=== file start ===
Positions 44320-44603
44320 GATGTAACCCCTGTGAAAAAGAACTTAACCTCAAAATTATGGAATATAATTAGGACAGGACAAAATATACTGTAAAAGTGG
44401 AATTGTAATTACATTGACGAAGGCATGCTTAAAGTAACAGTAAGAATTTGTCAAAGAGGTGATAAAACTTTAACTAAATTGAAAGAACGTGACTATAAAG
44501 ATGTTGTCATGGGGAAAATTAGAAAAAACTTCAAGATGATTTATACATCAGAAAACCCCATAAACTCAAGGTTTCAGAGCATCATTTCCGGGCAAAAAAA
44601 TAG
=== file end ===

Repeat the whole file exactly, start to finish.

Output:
Positions 44320-44603
44320 GATGTAACCCCTGTGAAAAAGAACTTAACCTCAAAATTATGGAATATAATTAGGACAGGACAAAATATACTGTAAAAGTGG
44401 AATTGTAATTACATTGACGAAGGCATGCTTAAAGTAACAGTAAGAATTTGTCAAAGAGGTGATAAAACTTTAACTAAATTGAAAGAACGTGACTATAAAG
44501 ATGTTGTCATGGGGAAAATTAGAAAAAACTTCAAGATGATTTATACATCAGAAAACCCCATAAACTCAAGGTTTCAGAGCATCATTTCCGGGCAAAAAAA
44601 TAG